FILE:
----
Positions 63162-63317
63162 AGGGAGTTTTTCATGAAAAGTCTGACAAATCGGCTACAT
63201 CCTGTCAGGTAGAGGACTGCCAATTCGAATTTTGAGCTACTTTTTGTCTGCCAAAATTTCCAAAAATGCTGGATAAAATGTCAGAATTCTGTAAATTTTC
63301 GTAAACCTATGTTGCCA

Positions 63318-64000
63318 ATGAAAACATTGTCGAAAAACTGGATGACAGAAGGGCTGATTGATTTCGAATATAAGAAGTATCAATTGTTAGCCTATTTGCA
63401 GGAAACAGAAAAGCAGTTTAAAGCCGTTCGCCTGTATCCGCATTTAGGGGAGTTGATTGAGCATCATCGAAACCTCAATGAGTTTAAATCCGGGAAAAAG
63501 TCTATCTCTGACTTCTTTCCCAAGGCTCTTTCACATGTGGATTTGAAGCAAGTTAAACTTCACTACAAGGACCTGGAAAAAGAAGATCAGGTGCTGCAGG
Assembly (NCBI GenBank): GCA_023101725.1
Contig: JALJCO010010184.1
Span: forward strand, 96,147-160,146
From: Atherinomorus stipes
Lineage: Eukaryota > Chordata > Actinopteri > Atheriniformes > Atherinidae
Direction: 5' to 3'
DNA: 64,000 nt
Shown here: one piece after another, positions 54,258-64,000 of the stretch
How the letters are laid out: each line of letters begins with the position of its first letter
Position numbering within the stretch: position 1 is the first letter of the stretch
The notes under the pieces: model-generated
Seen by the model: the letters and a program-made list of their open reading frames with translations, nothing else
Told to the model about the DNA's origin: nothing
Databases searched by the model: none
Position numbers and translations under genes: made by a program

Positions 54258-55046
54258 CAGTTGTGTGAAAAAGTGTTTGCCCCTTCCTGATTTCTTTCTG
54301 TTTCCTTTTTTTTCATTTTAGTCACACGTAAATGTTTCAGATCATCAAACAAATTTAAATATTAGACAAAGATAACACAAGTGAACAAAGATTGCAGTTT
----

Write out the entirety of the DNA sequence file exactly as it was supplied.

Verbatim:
Positions 63162-63317
63162 AGGGAGTTTTTCATGAAAAGTCTGACAAATCGGCTACAT
63201 CCTGTCAGGTAGAGGACTGCCAATTCGAATTTTGAGCTACTTTTTGTCTGCCAAAATTTCCAAAAATGCTGGATAAAATGTCAGAATTCTGTAAATTTTC
63301 GTAAACCTATGTTGCCA

Positions 63318-64000
63318 ATGAAAACATTGTCGAAAAACTGGATGACAGAAGGGCTGATTGATTTCGAATATAAGAAGTATCAATTGTTAGCCTATTTGCA
63401 GGAAACAGAAAAGCAGTTTAAAGCCGTTCGCCTGTATCCGCATTTAGGGGAGTTGATTGAGCATCATCGAAACCTCAATGAGTTTAAATCCGGGAAAAAG
63501 TCTATCTCTGACTTCTTTCCCAAGGCTCTTTCACATGTGGATTTGAAGCAAGTTAAACTTCACTACAAGGACCTGGAAAAAGAAGATCAGGTGCTGCAGG
Assembly (NCBI GenBank): GCA_023101725.1
Contig: JALJCO010010184.1
Span: forward strand, 96,147-160,146
From: Atherinomorus stipes
Lineage: Eukaryota > Chordata > Actinopteri > Atheriniformes > Atherinidae
Direction: 5' to 3'
DNA: 64,000 nt
Shown here: one piece after another, positions 54,258-64,000 of the stretch
How the letters are laid out: each line of letters begins with the position of its first letter
Position numbering within the stretch: position 1 is the first letter of the stretch
The notes under the pieces: model-generated
Seen by the model: the letters and a program-made list of their open reading frames with translations, nothing else
Told to the model about the DNA's origin: nothing
Databases searched by the model: none
Position numbers and translations under genes: made by a program

Positions 54258-55046
54258 CAGTTGTGTGAAAAAGTGTTTGCCCCTTCCTGATTTCTTTCTG
54301 TTTCCTTTTTTTTCATTTTAGTCACACGTAAATGTTTCAGATCATCAAACAAATTTAAATATTAGACAAAGATAACACAAGTGAACAAAGATTGCAGTTT